The Telephone and its History in Almonte




Almonte Gazette July 30, 1970 


Walrus moustaches and hair slicked with oil, high stiff collars and bowler hats characterized the young gallant of the middle eighties when the first telephone exchange was established in Almonte. Set up in the rear of M. Patterson’s drug store, the tiny, primitive switchboard created a minor sensation in those horse and buggy days.

It was not until August 1887, that the first list of Almonte subscribers was published in a small, pocket-size directory containing the names of practically everyone in Eastern Ontario and Quebec who had a telephone. Under Almonte the names of 29 subscribers were listed which reveals the progressiveness of the local residents of that time, for in these days this new means of communication was regarded in many quarters as little more than a silly fad.

In 1886 Almonte became an important long distance centre in the rapidly-growing wire network which the Bell Telephone Co. had begun to erect throughout Ontario and Quebec. That year an 82-mile pole line to Pembroke was completed, which meant that local subscribers could telephone many intermediate points.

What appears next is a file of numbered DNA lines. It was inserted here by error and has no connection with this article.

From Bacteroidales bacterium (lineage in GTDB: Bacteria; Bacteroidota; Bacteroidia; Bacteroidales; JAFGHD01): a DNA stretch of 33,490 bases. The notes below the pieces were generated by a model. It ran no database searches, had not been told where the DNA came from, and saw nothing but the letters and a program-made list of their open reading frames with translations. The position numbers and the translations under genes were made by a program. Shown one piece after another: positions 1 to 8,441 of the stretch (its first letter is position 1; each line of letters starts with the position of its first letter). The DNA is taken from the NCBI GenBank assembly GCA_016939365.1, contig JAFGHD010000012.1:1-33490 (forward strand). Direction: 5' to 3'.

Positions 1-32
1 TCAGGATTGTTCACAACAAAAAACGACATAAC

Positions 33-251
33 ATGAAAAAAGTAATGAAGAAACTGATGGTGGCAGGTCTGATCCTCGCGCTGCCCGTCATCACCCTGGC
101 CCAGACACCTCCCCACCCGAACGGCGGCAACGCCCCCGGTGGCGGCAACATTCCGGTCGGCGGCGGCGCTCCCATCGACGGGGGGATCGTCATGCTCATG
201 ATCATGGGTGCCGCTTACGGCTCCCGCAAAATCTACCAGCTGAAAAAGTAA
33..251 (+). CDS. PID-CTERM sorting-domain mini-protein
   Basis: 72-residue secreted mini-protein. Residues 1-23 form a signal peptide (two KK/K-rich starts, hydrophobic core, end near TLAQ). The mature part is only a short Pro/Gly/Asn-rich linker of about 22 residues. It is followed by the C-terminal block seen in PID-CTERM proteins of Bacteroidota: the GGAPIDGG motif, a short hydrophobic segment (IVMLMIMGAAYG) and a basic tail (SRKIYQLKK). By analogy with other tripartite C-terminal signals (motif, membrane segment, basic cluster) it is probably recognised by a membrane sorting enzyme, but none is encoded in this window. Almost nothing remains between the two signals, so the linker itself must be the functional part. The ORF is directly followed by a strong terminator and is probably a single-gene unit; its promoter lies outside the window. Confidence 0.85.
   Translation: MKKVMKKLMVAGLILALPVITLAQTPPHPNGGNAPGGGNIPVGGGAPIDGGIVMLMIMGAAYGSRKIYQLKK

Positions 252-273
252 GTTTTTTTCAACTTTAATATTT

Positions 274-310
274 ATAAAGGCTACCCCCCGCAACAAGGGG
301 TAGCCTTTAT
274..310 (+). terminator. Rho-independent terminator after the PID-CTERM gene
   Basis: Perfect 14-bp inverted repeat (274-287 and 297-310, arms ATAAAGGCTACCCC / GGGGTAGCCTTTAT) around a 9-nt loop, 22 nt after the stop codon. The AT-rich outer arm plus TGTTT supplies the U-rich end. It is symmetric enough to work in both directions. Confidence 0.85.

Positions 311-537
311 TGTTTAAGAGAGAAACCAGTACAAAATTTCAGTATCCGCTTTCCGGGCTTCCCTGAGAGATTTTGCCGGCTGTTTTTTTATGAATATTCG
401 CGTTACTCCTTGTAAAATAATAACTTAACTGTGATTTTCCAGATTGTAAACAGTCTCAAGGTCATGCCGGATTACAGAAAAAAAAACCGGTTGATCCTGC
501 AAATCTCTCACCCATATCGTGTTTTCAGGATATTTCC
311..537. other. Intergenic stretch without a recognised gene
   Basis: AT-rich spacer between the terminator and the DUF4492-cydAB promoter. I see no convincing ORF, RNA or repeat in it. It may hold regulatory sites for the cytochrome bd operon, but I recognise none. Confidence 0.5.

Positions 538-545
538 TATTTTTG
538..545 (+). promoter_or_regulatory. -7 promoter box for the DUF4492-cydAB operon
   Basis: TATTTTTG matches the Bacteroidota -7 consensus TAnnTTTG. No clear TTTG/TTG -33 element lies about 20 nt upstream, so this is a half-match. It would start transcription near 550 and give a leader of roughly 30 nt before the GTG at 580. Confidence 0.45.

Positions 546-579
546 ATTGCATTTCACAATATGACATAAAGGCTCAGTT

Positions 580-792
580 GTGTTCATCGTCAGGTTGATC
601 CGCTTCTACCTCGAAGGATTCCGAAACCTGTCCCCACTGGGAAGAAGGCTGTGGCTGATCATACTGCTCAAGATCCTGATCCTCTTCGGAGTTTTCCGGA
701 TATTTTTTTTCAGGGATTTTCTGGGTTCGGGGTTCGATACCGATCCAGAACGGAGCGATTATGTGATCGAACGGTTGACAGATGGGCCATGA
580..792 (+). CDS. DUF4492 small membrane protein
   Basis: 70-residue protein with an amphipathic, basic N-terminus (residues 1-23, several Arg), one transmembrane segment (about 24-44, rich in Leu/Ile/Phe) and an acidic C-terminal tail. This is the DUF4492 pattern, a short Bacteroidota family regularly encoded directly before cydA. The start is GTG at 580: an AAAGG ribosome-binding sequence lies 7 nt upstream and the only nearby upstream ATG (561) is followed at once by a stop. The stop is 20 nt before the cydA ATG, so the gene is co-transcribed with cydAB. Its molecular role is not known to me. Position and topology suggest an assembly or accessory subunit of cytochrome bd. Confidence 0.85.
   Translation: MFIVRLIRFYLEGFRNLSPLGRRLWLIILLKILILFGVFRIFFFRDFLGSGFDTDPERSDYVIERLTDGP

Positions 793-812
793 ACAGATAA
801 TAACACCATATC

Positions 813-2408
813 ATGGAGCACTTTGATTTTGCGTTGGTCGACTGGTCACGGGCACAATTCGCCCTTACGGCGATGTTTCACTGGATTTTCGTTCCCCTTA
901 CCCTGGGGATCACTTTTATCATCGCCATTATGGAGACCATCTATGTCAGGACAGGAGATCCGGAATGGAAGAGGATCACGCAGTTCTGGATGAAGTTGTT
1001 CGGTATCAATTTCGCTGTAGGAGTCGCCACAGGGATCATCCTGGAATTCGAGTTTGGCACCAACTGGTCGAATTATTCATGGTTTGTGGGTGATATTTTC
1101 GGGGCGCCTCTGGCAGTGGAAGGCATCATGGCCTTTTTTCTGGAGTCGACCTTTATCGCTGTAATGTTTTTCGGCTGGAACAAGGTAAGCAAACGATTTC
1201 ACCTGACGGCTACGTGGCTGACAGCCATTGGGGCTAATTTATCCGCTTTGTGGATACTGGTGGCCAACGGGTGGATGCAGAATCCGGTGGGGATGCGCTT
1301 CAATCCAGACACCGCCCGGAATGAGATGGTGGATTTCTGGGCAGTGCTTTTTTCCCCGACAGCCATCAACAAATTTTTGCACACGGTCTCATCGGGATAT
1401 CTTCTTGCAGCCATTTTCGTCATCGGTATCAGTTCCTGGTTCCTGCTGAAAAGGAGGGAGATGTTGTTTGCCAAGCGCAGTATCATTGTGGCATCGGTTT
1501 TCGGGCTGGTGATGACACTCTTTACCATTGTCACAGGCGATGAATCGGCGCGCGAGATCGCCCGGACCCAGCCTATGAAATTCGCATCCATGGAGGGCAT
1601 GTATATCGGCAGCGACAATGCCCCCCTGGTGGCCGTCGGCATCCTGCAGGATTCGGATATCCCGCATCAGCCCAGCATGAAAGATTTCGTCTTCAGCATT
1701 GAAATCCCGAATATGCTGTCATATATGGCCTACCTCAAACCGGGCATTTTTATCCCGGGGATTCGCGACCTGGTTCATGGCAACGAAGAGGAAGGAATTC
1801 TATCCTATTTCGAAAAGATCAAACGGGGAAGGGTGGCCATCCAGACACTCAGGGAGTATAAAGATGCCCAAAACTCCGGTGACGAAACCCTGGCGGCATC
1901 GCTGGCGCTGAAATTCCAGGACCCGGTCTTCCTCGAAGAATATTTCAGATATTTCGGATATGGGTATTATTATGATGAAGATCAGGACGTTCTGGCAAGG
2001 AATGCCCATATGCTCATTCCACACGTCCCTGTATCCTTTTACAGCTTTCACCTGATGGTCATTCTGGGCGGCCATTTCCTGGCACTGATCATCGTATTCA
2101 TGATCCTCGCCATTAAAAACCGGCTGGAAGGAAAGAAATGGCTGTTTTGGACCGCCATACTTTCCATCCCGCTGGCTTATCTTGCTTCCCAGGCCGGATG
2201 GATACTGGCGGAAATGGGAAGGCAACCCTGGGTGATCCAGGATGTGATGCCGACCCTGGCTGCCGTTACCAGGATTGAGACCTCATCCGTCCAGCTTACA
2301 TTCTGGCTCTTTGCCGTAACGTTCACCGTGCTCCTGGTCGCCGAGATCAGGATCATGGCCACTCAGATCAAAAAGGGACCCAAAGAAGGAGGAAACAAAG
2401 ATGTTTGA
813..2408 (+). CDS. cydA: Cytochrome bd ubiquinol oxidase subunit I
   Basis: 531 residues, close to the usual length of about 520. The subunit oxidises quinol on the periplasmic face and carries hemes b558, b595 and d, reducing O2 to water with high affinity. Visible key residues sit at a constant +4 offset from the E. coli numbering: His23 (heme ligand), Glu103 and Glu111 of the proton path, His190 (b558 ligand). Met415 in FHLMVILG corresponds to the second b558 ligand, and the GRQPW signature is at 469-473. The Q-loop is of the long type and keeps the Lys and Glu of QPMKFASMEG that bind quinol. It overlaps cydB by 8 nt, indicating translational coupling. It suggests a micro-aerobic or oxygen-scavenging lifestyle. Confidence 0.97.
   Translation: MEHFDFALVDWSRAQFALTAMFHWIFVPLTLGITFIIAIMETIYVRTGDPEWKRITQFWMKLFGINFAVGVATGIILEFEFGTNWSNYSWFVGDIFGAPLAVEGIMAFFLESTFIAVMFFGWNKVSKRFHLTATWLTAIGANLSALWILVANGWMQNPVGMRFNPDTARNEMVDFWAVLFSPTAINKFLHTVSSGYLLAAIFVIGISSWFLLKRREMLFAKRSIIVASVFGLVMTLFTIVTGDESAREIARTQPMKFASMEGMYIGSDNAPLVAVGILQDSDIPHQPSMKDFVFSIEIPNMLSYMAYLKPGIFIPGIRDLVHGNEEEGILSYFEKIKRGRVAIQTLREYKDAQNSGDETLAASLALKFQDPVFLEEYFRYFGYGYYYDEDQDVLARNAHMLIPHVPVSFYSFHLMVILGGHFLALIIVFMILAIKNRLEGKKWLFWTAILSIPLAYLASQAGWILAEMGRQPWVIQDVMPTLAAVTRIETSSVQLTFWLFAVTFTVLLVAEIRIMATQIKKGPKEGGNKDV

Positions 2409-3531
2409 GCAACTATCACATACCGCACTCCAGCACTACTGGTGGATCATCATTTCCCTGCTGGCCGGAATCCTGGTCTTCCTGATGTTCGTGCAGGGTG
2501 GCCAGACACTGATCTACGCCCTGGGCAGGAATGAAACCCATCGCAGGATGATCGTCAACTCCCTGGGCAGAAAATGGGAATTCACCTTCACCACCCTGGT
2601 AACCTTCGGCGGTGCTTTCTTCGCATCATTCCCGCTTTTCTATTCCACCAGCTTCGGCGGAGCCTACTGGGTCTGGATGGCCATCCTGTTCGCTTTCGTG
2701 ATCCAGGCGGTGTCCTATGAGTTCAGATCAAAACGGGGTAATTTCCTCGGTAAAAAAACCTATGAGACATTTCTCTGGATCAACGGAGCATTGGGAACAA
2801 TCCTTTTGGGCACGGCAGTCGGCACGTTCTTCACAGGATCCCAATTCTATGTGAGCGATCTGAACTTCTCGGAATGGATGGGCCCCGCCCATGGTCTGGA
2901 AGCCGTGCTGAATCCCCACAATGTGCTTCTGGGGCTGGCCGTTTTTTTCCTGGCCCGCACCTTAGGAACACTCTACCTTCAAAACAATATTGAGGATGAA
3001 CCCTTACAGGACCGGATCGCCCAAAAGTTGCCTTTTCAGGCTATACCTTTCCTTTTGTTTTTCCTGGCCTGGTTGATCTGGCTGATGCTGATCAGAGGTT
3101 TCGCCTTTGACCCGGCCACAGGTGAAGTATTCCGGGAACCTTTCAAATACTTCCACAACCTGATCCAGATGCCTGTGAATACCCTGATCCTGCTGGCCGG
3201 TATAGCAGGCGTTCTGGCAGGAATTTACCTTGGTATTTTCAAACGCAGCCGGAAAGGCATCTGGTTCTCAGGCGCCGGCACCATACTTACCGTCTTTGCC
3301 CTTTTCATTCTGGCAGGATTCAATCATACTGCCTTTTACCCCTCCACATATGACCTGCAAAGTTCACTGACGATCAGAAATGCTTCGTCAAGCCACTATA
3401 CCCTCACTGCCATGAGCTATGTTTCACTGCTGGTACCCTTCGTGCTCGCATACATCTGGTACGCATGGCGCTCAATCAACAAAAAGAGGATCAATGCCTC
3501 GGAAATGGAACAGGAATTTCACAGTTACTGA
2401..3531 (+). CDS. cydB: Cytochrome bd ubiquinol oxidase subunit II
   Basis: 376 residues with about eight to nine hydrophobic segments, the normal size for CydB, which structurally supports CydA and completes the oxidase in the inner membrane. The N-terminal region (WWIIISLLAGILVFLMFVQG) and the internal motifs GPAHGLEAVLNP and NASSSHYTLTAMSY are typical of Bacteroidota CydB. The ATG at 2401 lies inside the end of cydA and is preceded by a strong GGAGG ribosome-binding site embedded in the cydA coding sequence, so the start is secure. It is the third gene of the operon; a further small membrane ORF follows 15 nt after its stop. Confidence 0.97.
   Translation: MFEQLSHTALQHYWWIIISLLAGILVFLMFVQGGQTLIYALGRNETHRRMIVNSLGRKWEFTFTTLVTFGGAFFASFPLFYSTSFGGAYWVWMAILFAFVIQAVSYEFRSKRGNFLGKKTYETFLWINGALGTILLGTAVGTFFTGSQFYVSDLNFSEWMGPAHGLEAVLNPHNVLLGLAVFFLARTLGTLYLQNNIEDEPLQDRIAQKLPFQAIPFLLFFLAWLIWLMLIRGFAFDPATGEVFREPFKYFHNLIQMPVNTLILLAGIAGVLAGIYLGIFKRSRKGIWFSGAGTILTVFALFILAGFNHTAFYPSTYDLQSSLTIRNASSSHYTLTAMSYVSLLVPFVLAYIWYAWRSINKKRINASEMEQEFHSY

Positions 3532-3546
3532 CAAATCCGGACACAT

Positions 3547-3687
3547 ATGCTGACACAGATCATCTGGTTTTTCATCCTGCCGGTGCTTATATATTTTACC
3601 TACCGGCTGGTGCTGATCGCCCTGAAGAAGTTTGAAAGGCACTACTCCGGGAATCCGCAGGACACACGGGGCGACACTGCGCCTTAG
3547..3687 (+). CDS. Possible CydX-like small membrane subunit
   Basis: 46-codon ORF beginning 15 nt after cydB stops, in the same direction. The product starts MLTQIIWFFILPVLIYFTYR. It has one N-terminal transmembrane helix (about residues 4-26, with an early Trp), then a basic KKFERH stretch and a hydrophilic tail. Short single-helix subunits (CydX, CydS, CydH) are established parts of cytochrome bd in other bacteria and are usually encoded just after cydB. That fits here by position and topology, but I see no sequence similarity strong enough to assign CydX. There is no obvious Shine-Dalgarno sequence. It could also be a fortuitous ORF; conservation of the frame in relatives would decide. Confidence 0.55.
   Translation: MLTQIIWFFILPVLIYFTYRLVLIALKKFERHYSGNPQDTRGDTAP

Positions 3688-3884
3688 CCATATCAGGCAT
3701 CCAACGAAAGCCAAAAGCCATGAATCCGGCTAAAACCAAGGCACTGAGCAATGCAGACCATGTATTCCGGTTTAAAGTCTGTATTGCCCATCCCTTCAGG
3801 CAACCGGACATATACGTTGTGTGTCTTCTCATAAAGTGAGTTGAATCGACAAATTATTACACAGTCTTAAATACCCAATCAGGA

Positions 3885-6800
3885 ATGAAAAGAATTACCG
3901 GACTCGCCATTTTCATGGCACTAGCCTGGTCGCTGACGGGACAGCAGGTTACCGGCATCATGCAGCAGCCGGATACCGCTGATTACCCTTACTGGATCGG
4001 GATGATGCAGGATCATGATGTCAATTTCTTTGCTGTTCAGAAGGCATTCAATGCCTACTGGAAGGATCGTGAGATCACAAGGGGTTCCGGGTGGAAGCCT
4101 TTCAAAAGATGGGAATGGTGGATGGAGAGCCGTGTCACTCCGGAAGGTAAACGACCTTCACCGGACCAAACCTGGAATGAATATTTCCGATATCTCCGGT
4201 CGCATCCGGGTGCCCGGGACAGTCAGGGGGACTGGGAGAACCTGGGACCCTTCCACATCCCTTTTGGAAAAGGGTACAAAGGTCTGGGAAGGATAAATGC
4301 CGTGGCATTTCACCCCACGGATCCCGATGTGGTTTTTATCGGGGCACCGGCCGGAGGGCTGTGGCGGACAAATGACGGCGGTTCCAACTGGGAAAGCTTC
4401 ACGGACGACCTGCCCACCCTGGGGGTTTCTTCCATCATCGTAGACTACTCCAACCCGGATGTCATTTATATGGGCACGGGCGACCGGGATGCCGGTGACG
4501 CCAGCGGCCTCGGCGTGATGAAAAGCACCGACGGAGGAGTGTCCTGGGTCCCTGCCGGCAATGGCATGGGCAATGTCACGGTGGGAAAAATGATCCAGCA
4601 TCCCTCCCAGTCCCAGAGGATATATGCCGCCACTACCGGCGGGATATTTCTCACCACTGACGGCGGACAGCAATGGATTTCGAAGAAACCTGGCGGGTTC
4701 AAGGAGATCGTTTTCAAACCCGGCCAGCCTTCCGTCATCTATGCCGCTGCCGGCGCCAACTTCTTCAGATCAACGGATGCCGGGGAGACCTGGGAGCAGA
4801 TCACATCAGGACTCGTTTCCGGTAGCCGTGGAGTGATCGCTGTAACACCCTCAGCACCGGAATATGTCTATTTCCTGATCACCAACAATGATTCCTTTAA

At first voice transmission was limited to 20 miles. But Bell engineers and scientists steadily devised methods of improving the first crude instruments. Galvanized iron lines were replaced by copper and the loading coil, which boosts voice impulses, was invented. This invention was later followed by the vacuum tube repeater which, as its name implies, amplifies the voice currents  at intervals along the circuit and makes it possible to talk across the continent.

With only 29 telephones in Almonte in 1887, subscribers were called by name, not by number. A notice in bold type in the directory advised subscribers that “The name of the party wanted should be spoken with especial distinctness to prevent mistakes.” Another footnote warned: “Do not attempt to use the telephone on the approach or during a thunderstorm.”